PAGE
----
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From toys to tools: the co-evolution of technological and entrepreneurial developments in the drone industry - Giones and Brem

Business Horizons (2017) 60, 875—884
Available online at www.sciencedirect.com
From toys to tools: The co-evolution of
technological and entrepreneurial
developments in the drone industry
Ferran Giones a,*, Alexander Brem a,b
Mads Clausen Institute, University of Southern Denmark, Alsion 2, Sønderborg 6400, Denmark
Friedrich-Alexander-Universität Erlangen-Nürnberg, Nuremberg, Germany
Technological progress;
Drone industry;
Emerging industries;
Unmanned aircraft
Unmanned aerial
Drone development
Abstract There is undoubtedly hype around drones and their applications for
private and professional users. Based on a brief overview of the development of
the drone industry in recent years, this article examines the co-evolution of drone
technology and the entrepreneurial activity linked to it. Our results highlight the
industry emergence described as concept validation, including product as well as
market growth with different phases of technological meaning change. We argue that
further steps are needed to develop drones from nice toys to professional tools–—from
photography and filming applications to inspection services and large cargo logistics.
For innovation managers and entrepreneurs, we describe what triggers the emergence of a technology and attracts the needed actors to unleash its transformative
potential. Our research is based on industry reports, news, and market studies as well
as interviews with four industry actors.
# 2017 Kelley School of Business, Indiana University. Published by Elsevier Inc. All
rights reserved.
1. Drone technology: A new
Technological innovations open opportunities for
new entrants to transform and recreate industries,
creating disruption known as ‘innovation shocks.’
This term is used by Argyres, Bigelow, and Nickerson
(2015, p. 219) “as the introduction by a firm of a
* Corresponding author
E-mail addresses: fgiones@mci.sdu.dk (F. Giones),
alexander.brem@fau.de (A. Brem)
new product that stimulates a substantial surge and
acceleration in demand for that product–—a surge
that was generally unexpected by market participants.” However, understanding and predicting the
evolution of such emerging technologies is a challenge for new entrants as well as for incumbents
(Dedehayir & Steinert, 2016). In any case, actors
have to deal with it, prepared or not.
In recent years, hype has developed around
drone technologies. The global drone market is
estimated to grow from $2 billion in 2016 to nearly
$127 billion in 2020 (Moskwa, 2016). The emerging
drone technology promises to foster innovations
0007-6813/$ — see front matter # 2017 Kelley School of Business, Indiana University. Published by Elsevier Inc. All rights reserved.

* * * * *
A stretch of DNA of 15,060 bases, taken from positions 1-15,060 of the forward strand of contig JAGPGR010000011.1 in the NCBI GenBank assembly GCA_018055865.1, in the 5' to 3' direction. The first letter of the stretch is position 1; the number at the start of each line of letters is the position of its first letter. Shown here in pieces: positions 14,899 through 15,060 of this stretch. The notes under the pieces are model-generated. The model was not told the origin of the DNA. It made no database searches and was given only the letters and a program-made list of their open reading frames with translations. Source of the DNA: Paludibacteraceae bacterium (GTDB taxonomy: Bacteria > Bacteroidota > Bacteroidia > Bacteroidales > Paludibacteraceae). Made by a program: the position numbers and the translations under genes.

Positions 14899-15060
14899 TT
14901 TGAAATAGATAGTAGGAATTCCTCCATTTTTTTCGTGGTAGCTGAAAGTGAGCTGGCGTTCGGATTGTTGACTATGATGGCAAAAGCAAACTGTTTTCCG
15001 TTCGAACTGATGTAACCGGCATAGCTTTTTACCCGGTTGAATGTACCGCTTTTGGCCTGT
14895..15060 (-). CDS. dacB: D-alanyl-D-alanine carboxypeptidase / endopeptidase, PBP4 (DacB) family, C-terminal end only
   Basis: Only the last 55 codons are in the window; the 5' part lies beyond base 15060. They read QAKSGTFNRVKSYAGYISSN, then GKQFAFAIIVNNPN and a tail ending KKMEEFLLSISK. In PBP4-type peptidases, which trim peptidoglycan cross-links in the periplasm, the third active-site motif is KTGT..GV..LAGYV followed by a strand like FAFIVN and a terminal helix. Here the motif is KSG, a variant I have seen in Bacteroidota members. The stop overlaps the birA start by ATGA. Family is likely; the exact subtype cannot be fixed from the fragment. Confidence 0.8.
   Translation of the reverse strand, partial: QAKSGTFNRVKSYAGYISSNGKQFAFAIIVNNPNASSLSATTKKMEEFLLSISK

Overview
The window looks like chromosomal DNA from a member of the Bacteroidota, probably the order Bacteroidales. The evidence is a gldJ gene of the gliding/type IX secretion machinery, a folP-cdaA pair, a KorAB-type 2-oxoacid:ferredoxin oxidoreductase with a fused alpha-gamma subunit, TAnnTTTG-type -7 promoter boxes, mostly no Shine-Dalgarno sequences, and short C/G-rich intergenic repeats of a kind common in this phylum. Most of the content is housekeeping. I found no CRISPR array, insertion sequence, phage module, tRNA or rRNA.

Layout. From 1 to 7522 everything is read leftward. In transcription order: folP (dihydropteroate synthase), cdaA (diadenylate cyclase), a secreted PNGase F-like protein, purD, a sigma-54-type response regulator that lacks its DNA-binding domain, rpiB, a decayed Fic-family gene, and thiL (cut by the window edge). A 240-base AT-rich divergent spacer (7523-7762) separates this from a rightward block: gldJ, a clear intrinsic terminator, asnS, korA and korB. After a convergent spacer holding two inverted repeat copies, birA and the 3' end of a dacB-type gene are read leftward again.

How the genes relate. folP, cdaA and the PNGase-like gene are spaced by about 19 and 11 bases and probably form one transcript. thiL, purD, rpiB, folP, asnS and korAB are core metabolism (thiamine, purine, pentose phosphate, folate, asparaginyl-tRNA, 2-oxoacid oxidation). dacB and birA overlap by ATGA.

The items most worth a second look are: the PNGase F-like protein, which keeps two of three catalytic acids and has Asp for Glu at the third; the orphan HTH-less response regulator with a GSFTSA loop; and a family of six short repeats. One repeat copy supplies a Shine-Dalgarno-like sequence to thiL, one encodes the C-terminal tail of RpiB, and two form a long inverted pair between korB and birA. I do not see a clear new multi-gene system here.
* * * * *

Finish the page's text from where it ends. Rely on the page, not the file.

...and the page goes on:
F. Giones, A. Brem
that will disrupt existing industries. It is expected
that drones will be part of our everyday life, just as
smartphones are today; not a day goes by without a
new product announcement introducing new ways
drones can be used in different contexts.
We view drone technology as an example of an
emergent technology that has had a long evolutionary path. Advances in artificial intelligence, image
processing, and robotics have equipped drones with
autonomous functions and have stepped up their
transformative potential. Our analysis of drone
startups provides the insight to illustrate the
co-evolution between entrepreneurial activity
and technological developments in the drone
industry. We explore the intertwined relationship
between technological components evolution and
the emergence of new meanings and applications
(Norman & Verganti, 2014).
We summarize our research findings in a model
visualizing industry and technological emergence.
The model describes the drivers for innovation and
entrepreneurial activity in the initial moments of a
new technological wave and, moreover, presents
the indirect effects of entrepreneurial activity in a
given emerging technology. We describe for innovation managers and entrepreneurs what events
trigger the emergence of a technology and attract
the needed actors to unleash its transformative
The article is organized as follows. First, we give
a brief overview of the development in the drone
industries in recent years. Then, we describe the
technological and entrepreneurial co-evolution
in this sector, based on industry reports, news,
and market studies as well as interviews with four
actors in the drone industry. This finally leads
to a discussion of entrepreneurial opportunities
and an outlook on the coherence of industrial and
technological evolutions.
Figure 1.
2. Roots of the hype: The emergence
of the drone industry
Drones have made headlines quite often in recent
years. In late 2016, Amazon’s first drone delivery
was highlighted to mark “a milestone in the race to
use unmanned vehicles to transform how customers
buy and receive goods” (Levin & Soper, 2016). But,
in some cases, drones have made negative headlines (Forrest, 2015), either because they crashed in
a notorious place (like the White House or a hot
spring in Yellowstone National Park) or because they
have been used in restricted spaces like airports or
sports stadiums.
Although the actual notoriety is linked to the
popularization of consumer drones, the technology